Haryana's move to expose Aravallis to 'development' may turn Delhi into a desert

Already vulnerable gaps in the hills may no longer be able to protect north India from the Thar

By Akshit Sangomla
Published: Thursday 28 February 2019

The Haryana Legislative Assembly on February 27, 2019 amended the Punjab Land Preservation Act (PLPA) to exclude areas under the master plans of cities such as Gurugra, Faridabad, Nuh, Mahendragarh and Rewari from its ambit.

This opens up almost 25,000 hectares of forest areas in the Aravalli hills for construction and mining activities. It also legitimises illegal construction and mining already underway in these areas.

Chief Minister Manohar Lal Khattar have defended the Bill on grounds of livelihood of locals while the Opposition and environmentalists called it a disaster.

The conservation and revival of the Aravalli’s remaining forested areas is the last chance to prevent Delhi and its neighbourhood from turning into a desert, scientists and activists have contended.

The Aravalli range, one of Earth’s oldest mountain ranges, spans 692 kilometres from Gujarat into Rajasthan, Haryana and Delhi. It formed around two billion years ago, when the tectonic Indian Plate went up against the Eurasian Plate.

The hills checked the spread of the Thar Desert towards eastern Rajasthan, the Indo-Gangetic Plains, Haryana and western Uttar Pradesh, according to a Wildlife Institute of India (WII) study published May 2017.

There are twelve identified gaps in the Aravallis through which the desert could have spread. These once teemed with forests and wildlife, not allowing the desert to pass through.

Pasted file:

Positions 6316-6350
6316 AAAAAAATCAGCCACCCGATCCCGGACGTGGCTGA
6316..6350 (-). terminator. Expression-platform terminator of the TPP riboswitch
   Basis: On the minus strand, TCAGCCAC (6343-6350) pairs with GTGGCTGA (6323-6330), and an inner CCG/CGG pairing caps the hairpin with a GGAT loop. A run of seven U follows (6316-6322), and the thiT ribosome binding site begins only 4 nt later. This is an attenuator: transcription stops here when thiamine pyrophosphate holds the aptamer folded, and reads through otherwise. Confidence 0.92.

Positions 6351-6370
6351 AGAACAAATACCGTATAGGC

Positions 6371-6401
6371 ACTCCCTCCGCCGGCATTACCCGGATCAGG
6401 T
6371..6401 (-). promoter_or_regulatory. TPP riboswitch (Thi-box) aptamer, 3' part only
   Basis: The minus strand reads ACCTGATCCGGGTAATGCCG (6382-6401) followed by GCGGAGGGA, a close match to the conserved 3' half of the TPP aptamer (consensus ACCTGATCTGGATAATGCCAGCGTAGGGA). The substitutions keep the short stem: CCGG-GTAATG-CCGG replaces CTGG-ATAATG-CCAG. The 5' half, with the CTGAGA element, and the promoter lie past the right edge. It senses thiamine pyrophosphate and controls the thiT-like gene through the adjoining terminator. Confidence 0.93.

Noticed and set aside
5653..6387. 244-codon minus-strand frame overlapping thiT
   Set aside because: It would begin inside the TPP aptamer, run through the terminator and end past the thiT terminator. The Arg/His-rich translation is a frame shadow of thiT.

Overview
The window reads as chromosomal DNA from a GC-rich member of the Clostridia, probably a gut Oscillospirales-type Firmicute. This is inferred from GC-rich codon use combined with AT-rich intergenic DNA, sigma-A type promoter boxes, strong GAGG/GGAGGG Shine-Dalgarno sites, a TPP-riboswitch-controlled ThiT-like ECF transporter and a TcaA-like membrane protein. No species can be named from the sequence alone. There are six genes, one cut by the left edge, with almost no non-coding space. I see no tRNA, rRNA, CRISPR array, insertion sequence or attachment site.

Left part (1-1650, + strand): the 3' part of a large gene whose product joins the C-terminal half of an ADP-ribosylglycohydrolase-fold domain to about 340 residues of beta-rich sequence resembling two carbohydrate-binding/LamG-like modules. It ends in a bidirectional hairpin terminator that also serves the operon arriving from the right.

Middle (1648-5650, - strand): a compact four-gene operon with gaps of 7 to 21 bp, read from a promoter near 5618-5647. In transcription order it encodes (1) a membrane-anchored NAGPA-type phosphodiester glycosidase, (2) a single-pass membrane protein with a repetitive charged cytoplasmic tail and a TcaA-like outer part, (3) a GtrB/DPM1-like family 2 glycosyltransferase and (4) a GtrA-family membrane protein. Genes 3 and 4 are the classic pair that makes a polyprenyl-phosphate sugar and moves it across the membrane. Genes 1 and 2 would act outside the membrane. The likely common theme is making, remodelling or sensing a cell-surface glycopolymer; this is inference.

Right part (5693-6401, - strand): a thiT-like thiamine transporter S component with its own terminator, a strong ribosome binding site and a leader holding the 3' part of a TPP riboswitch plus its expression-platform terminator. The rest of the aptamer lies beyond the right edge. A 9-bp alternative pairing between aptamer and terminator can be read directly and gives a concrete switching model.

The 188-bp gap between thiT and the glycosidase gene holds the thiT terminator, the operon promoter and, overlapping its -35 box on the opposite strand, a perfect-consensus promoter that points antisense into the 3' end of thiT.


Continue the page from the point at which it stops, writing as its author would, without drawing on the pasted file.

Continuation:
Now the hills and these gaps are no longer able to shield against desertification because their forest cover is the most degraded in India, the study stated.

One symptom of such extended desertification is the occurrence of more dust and intensification of dust storms, which travel east from the Thar in spring and summer.

Only last year north India — especially UP and Rajasthan — was ravaged by a series of unusual dust and thunderstorms, sometimes accompanied by hailstorms, in March, April and May.

The timing of the storms, which killed more than 500, was not unusual; but their frequency and intensity were. Intense heating of the land along with changes in wind patterns were responsible for the devastation.

“Climatologically, these storms were anything but typical. Initial analyses have revealed several reasons for the stormy weather, including the activity of the Western Disturbances (WDs), the low pressure over the Indo-Gangetic plains and the intense heating in west and northwest India,” said M Mohapatra, director-general of Meteorology at National Weather Forecasting Centre, India Meteorological Department (IMD), New Delhi.

If the Aravallis are not restored, such storms will be more intense in the future and carry the dread of the desert with them, found a Down to Earth analysis.

The Aravallis have been degraded by illegal mining, unbridled construction, over-grazing by livestock and the plantation of non-adaptable species of trees and plants, according to research by scientists of Career Point University, Hamirpur in July 2017.

Also , rampant mining is creating new gaps in the region. The Supreme Court of India pulled up the Rajasthan government in October 2018 over 31 missing hills and hillocks in the Aravallis, according to media reports. The court also linked the vanishing hills to increasing pollution in Delhi.

With Haryana’s amendment, the gaps along with the hills will be plundered by mining and real-estate companies. They might provide livelihood to some locals, but at the cost of an increased risk of desertification and intense dust storms in the region.  

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